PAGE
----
With the coordinates, either Option B of using the letters in the town’s name to make up other names on the map, or Option A using all letters in locations within a radius of the coordinates can be selected. If the radius option is used, one card (depending on the density of locations noted on the map) may be sufficient for each team. If the option of only using the town and city names located by the coordinate cards is used, three or more cards may be given to each team.

In preparing the coordinate cards you can add bonus cards that give each team extra letters, or give all teams the same extra letters by writing them on the board.

The children may use each letter as many times as they wish to find new locations. A restriction can be placed on the use of each letter, for example, three times, to limit the number of new locations. This letter restriction can be an item for a challenge in which a team uses a letter more times than is permitted. The length of the game can be controlled by the letter restrictions and the number of latitude-longitude coordinate cards distributed to the teams.

A Sample of Team Cards

In this case Option B of using the names of cities and towns located near the coordinates has been selected. Each team receives three cards and is told to find the closest city or town to the coordinates. The teams will use the letters in these names to spell other locations on the map, and to determine the latitude and longitude of the new locations. There are no restrictions on how many times a letter may be used.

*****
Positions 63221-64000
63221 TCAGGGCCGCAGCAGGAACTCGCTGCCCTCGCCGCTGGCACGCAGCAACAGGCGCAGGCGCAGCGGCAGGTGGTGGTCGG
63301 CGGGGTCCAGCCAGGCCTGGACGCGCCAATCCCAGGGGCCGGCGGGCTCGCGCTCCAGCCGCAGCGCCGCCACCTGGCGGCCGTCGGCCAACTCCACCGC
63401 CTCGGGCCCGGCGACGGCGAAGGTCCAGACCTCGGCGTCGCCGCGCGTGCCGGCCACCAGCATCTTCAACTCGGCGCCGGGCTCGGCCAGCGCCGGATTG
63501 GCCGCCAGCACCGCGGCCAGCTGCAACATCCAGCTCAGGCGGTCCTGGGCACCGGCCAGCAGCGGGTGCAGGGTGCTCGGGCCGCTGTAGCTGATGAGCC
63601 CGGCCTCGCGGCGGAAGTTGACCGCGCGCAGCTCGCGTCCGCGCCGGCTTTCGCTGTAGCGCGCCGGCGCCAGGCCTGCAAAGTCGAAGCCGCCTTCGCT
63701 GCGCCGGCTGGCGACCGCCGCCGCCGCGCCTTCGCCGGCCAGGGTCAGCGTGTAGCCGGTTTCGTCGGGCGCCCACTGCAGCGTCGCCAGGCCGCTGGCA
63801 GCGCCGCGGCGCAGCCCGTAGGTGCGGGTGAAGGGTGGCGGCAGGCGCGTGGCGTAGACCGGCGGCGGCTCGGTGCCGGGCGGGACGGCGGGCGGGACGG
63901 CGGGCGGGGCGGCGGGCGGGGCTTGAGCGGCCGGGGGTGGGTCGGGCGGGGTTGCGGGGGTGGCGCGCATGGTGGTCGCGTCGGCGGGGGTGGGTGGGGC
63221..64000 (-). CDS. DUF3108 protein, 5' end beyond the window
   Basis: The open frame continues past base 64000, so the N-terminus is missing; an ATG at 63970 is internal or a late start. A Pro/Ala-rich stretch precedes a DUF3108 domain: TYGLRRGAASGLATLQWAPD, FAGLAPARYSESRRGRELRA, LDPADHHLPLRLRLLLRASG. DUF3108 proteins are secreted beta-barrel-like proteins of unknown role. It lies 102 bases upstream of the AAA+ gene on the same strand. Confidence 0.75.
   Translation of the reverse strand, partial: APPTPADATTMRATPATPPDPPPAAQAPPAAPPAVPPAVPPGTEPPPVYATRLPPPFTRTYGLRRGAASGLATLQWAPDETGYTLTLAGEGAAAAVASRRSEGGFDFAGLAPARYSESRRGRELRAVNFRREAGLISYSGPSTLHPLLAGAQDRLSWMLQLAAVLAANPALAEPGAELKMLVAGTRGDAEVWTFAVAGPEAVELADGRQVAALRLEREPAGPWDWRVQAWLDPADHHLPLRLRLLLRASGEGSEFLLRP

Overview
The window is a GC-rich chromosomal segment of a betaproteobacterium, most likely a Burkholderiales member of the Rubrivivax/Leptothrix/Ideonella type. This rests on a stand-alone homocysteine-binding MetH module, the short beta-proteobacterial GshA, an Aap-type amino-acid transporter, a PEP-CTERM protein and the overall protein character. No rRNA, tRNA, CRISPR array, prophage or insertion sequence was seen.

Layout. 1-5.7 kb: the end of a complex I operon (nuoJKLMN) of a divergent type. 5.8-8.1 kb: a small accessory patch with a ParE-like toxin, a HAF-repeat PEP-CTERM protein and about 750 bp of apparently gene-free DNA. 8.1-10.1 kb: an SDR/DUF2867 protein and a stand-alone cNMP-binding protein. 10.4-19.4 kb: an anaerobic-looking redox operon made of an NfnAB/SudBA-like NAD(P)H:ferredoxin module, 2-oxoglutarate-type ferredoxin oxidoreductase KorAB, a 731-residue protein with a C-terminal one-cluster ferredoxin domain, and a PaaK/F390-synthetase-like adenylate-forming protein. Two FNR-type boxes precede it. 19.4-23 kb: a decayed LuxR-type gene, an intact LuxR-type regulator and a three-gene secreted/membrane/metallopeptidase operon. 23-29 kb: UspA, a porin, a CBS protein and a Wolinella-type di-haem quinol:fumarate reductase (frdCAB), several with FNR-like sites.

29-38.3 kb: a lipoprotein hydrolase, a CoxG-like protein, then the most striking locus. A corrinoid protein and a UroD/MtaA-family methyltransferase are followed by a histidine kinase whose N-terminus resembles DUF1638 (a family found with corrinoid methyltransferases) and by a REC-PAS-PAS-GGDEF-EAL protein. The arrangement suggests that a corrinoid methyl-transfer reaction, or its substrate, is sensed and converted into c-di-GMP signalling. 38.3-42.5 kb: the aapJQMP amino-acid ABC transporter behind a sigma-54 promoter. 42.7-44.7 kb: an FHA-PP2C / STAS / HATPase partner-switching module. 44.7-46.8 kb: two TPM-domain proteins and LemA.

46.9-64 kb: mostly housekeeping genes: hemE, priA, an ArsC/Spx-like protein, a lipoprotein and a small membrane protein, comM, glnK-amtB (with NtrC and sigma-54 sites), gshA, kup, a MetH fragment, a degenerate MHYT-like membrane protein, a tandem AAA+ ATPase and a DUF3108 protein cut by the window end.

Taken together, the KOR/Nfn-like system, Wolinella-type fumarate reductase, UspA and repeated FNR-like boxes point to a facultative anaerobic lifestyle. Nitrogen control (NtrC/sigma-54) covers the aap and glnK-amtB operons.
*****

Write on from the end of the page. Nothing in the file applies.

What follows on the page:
Three cards, each with a coordinate, are distributed to the teams. One team receives the following coordinates:

            Latitude 51°N

            Longitude 113°W

            Latitude 53°30’N

            Longitude 113°30’W

            Latitude 53°N

            Longitude 111°45’W

First, the team finds the location on the coordinate cards. Second, they rearrange the letters of these locations to spell other locations on the map. Third, they find the latitude and longitude of the new locations. Fourth, they report to the class by writing the new locations and their coordinates on the board and receive challenges from the other teams.

The above are the approximate locations of Standard, Edmonton, and Viking, Alberta. Using the letters in these names, the team can arrange them to spell the following towns and cities found on a map of Alberta: Irma, Marsden, Amisk, Marengo, Ardossan, Gem, Red Deer, Morrin, Mirro. The team receives a point for each location with correct coordinates of latitude and longitude. (In this case a map of Alberta was used, but you can use any map.)

Ability Levels

Depending on the class level and pupil ability, you may wish to allow some leeway in the coordinates of the locations reported by the children. For example, where a location is not found directly on a meridian of longitude or parallel of latitude, where an error would be very noticeable, an error of plus or minus 5’ latitude or longitude could be acceptable.

When grouping the children for teams, you can place slower children together and give them cards with less difficult coordinates to find, and perhaps bonus letters. Teams made up of brighter children can receive cards that provide a greater challenge for them.

Time Element

Although the teams are in a competitive game, you should resist any temptation to turn it into a race against time or a first team to finish-last team to finish situation. In a skill performance, such as this game, it can only lead to mistakes and frustration. The objective is to have the children do the best they are capable of and concentrate on what they are doing rather than the time or the other teams.

In planning for how much time to allot to the game, a rule of thumb is that the younger the class, the more time will be needed. For example, fourth graders should have at least five minutes per coordinate card, and at least 30 minutes to rearrange letters and find the new coordinates. Also, the first time children play a game, it usually takes longer than when they are familiar with its rules.